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527 GOTV tactics

From dKosopedia

This article is intended to be an analysis of the coordination of progressive 527s during the 2004 presidential election GOTV effort. It is inspired by this diary. As material is accumulated, we hope to have a page dedicated to each organization in every one of the battleground states.

In general there was no common database including phone lists for the organizations in the coalition to call through.

=America Votes= America Votes was the coordinating organization for the election weekend activities. They included: ACORN, AFL-CIO, AFSCME, America Coming Together (ACT), American Federation of Teachers, Association of Trial Lawyers of America, Brady Campaign to Prevent Gun Violence United With the Million Mom March, Clean Water Action, Defenders of Wildlife Action Fund, Democracy for America, EMILY's List, Environment2004, The Human Rights Campaign, League of Conservation Voters, The Media Fund, Voter Fund, Moving America Forward, Music for America, NAACP National Voter Fund, NARAL Pro-Choice America, National Education Association, National Jewish Democratic Council, National Treasury Employees Union, Partnership for America's Families, People for the American Way, Planned Parenthood Action Fund, SEIU, Sierra Club, USAction, Voices for Working Families, Young Voter Alliance and the 21st Century Democrats. They were responsible for the staging sites, much of the logistics, and staffing. They did some volunteer recruitment.

==Pittsburgh, PA== Staff: Dominated by SEIU employees. Tactics: Goal was to canvass through all of the targeted and flush districts at least once before election day. Secondary goal was to put a Go Vote doorhanger on each door. Election day: teams typically numbering 4 volunteers or paid canvasser were sent out to walk an individual precinct three times. They were also instructed to check in on the polling location and make sure everything was runing smoothly. Each staging location had a lawyer in the event of a problem. Message: vote for change. The canvassers were not according to law allowed to advocate voting for Bush.

==Bethel, PA== Tactics: used lists to canvassed. Lists were fairly accurate, the canvassers high quality and the people they visited were responsive. The training was very light and informal. Data was not collected at the end of the day.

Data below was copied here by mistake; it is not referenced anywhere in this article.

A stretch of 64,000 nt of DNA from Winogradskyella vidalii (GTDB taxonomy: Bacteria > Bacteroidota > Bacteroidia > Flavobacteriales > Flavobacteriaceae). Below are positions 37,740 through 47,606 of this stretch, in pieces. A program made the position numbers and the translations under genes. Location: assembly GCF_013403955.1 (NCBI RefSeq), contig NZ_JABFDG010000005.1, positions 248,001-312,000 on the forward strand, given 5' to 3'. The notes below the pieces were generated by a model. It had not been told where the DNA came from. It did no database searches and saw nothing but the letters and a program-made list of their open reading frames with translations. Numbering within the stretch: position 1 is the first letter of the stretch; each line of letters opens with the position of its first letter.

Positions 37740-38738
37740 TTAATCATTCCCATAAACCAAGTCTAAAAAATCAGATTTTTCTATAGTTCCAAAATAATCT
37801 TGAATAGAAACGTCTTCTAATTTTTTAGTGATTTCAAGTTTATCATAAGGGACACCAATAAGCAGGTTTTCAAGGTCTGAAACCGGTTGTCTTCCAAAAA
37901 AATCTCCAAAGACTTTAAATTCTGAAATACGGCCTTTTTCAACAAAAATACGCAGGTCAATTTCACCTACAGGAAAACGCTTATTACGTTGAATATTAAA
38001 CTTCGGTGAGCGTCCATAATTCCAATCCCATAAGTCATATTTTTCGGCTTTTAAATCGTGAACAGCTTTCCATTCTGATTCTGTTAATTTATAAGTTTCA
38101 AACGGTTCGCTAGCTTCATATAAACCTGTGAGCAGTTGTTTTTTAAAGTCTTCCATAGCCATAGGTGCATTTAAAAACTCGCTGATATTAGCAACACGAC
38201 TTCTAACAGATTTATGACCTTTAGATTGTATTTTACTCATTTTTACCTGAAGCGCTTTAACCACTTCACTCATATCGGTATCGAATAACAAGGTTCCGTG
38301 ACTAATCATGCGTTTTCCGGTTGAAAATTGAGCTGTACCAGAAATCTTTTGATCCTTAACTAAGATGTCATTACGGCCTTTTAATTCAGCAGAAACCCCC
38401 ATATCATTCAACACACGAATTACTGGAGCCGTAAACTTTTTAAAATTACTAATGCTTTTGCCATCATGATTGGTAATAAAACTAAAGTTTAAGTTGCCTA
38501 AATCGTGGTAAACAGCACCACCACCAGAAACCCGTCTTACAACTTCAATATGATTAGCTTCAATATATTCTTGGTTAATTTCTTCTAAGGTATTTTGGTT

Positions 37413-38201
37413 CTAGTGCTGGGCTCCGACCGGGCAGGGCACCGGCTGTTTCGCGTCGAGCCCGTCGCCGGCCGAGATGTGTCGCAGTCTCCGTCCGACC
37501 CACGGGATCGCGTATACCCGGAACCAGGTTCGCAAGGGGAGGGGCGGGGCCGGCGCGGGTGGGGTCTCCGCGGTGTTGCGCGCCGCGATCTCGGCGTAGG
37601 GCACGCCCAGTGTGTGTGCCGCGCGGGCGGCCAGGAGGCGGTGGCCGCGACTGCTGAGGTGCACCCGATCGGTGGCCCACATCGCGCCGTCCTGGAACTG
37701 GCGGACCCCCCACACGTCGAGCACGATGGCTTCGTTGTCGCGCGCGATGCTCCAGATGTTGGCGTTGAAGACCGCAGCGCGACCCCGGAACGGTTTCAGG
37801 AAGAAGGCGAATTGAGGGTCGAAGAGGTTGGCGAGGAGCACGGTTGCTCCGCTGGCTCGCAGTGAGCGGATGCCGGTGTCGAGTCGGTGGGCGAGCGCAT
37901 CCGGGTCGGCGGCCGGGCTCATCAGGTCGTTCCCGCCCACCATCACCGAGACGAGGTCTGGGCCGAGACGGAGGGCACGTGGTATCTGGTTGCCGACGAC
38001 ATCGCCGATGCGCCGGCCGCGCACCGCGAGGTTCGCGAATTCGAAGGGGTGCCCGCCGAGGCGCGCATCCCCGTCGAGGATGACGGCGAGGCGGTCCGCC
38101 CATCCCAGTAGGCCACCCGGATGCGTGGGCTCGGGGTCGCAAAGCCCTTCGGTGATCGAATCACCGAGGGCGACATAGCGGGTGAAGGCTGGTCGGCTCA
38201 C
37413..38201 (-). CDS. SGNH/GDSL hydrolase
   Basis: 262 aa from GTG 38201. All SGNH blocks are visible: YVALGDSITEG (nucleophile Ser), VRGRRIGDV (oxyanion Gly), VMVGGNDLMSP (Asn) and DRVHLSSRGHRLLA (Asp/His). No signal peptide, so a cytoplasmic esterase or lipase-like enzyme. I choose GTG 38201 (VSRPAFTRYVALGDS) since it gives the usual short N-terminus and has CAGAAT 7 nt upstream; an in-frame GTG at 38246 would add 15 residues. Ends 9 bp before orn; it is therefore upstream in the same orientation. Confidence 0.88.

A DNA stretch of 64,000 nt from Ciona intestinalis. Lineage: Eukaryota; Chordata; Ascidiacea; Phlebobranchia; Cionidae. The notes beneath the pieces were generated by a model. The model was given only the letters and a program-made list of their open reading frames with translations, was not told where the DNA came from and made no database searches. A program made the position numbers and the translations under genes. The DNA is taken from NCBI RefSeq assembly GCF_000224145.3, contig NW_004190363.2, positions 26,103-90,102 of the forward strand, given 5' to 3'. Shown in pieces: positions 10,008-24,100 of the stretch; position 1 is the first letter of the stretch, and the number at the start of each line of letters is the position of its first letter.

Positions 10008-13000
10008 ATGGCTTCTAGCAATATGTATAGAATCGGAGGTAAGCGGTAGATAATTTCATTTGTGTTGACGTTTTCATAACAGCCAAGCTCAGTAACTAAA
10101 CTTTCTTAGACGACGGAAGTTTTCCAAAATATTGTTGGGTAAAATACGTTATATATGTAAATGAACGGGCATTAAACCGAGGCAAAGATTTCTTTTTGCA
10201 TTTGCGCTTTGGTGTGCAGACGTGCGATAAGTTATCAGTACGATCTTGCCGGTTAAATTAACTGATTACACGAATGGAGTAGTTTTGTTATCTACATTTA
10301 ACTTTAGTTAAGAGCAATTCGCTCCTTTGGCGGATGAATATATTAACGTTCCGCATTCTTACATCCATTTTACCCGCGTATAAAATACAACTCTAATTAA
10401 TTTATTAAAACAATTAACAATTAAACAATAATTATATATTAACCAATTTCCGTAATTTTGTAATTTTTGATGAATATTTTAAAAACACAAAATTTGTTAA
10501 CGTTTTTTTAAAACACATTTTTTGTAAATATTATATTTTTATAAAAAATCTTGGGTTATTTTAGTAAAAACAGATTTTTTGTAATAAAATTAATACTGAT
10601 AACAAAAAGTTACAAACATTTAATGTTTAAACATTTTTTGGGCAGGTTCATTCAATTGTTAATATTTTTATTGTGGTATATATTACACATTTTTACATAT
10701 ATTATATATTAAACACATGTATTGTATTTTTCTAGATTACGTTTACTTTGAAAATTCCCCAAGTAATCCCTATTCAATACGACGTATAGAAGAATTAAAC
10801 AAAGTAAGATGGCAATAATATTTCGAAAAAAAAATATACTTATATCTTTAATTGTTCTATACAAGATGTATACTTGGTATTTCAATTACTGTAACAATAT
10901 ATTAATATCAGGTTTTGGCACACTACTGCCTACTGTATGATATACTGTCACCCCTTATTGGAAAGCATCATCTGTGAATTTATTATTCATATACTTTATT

=ACT= ACT spent over $100M for this cycle and was over budget. Their voter registration results were excellent, but other phases of the campaign(GOTV) were were dissorganized. Tactics: Canvassers for the months prior to the election were paid by the number of contacts they made. Data management: ACT inconsistently updated their records. The Palm Pilot system never lived up to expectations.

==Pennsylvania== Election weekend: Efforts on finding paid canvassers. They used vans and trolley cars to transport them from staging sites to precincts. The original plan was to use Nextel walkie talkies to be able to communicate and redeploy people in the field, but it was a logistic nightmare.

===Pittsburgh=== General tactics: ACT made photocopies of the voter registration cards they gathered and called through them up to election day to encourage people to vote. They used barcodes to update their voter database, but it was not always used. Due to the lack of a centralized database they repetatively called the same people and were unable to remove people from their calling lists.

==Portland== General tactics: What volunteers were told would be their task did not always turn out to be the case. In one example, they told people that they would be taking 10 names of newly registered voters to walk through the voting process until they made it to the polls. Instead they had people make cold calls. Results: The turnout was larger, but however the difference can be attributed to the lack of having Nader on the ballot.

=Democracy for America= DFA focused on state and local races.

=MMOB= MMOB organized letter writing to single moms in swing states. The first wave was to send them voter reg forms with stamped, addressed envelopes to send them in with. The second wave was to remind them to vote. One estimate is that they sent out around 500,000. The letters were sent to PA, FL and OH and at one point to W. VA. General tactics: Moveon relied on volunteers to download walk lists of people in their neighborhood to target with canvassing. They were then able to login and update the information on their targets. The lists were also updated as the organization gathered more information about who was registered in the precincts. They also intended to station people at the polling locations to be able to update canvassers in the field as to who had voted already. People report that they started their canvassing late in the day.


Reports are that the lists used were not particularly good. The logistics for updating the lists on election day were not well thoughout or organized.

Retrieved from "http://localhost../../../5/2/7/527_GOTV_tactics_550a.html"

This page was last modified 10:57, 6 September 2006 by dKosopedia user B Merryfield. Based on work by Chad Lupkes and dKosopedia user(s) Juls and CSTAR. Content is available under the terms of the GNU Free Documentation License.

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